ERC’s World of Innovation and Technology-Led Entrepreneurship Continues to Evolve
The Center for Biorenewable Chemicals (CBiRC), an NSF-funded Engineering Research Center (ERC) headquartered at Iowa State University (ISU), has embraced a very broad view of its role in stimulating multi-faceted dialog around ideas, innovations, and inventions. CBiRC now visualizes its role as operating in the front half of an open-innovation ecosystem, which flows and matures over time from concept generation to knowledge and patents, then to product research and development (R&D), and finally to commercialization. (See accompanying figure depicting the flow and maturity of elements over time within this ecosystem.)
Working with its industry members and startup companies, CBiRC narrows down the focus of incoming ideas and concepts to a subset of the most viable innovations. Sometimes (depicted by arrows in the figure) these come from outside; other times they are internal or flow outside or even between companies. The most advanced ideas flow to the project R&D stage and eventually broaden-out into the commercial realm. Also, from time to time there is an opportunity to incorporate early-stage ideas into a translational research opportunity.
What became clear from the multi-way discussion within CBiRC is that early-stage innovations still retain significant risk. In this form the ideas do not readily transfer to member companies and a different mechanism was needed. This led to formation of the CBiRC entrepreneurship course, which has many similarities to the NSF I-Corps program. The course acts as an idea incubator, creating a framework supporting the formation of multiple startup ideas and nurturing early-stage startups through technology-led entrepreneurship.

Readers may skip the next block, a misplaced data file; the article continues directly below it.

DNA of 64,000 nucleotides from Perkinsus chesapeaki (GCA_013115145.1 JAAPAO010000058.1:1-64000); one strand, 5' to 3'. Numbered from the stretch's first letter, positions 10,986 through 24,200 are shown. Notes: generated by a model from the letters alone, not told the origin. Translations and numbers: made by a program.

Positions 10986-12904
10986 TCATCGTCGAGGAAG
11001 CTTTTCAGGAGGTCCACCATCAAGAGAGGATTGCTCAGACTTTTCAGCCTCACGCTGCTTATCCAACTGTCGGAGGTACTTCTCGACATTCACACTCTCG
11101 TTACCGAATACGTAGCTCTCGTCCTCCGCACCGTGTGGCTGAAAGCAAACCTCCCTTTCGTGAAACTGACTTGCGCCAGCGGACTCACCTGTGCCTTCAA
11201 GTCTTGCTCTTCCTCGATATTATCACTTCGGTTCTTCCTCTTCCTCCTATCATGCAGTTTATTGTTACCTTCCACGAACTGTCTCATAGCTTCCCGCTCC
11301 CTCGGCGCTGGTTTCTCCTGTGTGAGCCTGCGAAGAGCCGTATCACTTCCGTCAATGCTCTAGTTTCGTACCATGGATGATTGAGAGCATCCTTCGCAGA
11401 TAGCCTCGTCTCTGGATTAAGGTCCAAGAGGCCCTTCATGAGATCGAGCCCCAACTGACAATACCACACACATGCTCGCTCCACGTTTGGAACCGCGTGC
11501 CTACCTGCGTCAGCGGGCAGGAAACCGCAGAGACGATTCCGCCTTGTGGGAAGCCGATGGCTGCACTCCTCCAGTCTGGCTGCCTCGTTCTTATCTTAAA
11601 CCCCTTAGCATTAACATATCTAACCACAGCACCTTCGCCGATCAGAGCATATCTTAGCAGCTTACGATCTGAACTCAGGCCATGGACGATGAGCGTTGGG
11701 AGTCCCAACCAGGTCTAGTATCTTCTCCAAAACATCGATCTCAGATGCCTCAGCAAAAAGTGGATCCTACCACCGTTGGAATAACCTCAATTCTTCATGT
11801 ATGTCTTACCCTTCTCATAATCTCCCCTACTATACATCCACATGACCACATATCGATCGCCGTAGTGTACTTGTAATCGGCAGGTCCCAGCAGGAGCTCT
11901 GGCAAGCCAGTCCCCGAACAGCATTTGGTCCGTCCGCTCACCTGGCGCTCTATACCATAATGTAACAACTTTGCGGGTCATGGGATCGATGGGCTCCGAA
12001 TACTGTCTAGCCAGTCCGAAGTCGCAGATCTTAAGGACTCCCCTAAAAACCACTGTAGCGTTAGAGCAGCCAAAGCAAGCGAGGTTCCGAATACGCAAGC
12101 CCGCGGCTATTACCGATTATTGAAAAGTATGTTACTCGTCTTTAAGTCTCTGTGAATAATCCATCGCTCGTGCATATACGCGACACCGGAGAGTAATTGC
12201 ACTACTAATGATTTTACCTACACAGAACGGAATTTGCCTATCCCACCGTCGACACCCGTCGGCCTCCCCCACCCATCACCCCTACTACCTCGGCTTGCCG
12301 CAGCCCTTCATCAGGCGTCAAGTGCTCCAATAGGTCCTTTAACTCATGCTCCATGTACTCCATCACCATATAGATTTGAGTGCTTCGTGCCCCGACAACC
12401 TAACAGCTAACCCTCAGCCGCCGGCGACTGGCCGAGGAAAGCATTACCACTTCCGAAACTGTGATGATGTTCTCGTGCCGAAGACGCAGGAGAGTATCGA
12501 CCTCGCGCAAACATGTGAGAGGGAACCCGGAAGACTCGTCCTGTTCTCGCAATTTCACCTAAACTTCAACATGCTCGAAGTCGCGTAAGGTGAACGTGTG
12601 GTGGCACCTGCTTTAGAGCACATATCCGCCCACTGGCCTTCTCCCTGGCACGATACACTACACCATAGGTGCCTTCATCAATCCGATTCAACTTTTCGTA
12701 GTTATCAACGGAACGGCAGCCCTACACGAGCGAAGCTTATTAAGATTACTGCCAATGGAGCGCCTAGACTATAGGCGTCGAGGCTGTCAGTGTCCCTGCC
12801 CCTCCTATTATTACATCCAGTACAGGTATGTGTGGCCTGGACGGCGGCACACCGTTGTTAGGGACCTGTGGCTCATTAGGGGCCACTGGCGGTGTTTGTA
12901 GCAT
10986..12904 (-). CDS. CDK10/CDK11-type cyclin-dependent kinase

Several startup entities have succeeded in gaining funding from translational research grants. For example, Glucan Biorenewables has a project funded under the 2010 ERC Translational Research Fund (10-617) as well as under the Grow Iowa Values Fund (GIVF); SusTerea and SolysTE have a project funded and one pending under the Iowa Innovation Green Fund (i6-Green); and OmegaChem gained funding from the NSF-I-Corps program.
In January 2011, CBiRC established a technology-led entrepreneurship course for graduate students. Initially this was within the Graduate Minor in Biorenewables, but it has now expanded to become a requirement of other ISU graduate programs called the “Biorenewable Resources and Technology Program,” run by the ISU Bioeconomy Institute. The Graduate Minor allows students from a variety of allied disciplines to understand opportunities for developing bio-renewable chemicals via a combination of bio-catalytic and chemical catalysis steps. Students in the minor gain a background in the general issues related to the emerging bio-based industry, production, and processing of bio-renewable resources as well as exposure to the economic and environmental realities of the chemical industry. The course also delivers a process that allows students to visualize how technologies can lead to entrepreneurship, and it has led to identification of a need for greater support to nurture fledgling ideas. This need for support is evolving into the CBiRC Bio-based Foundry.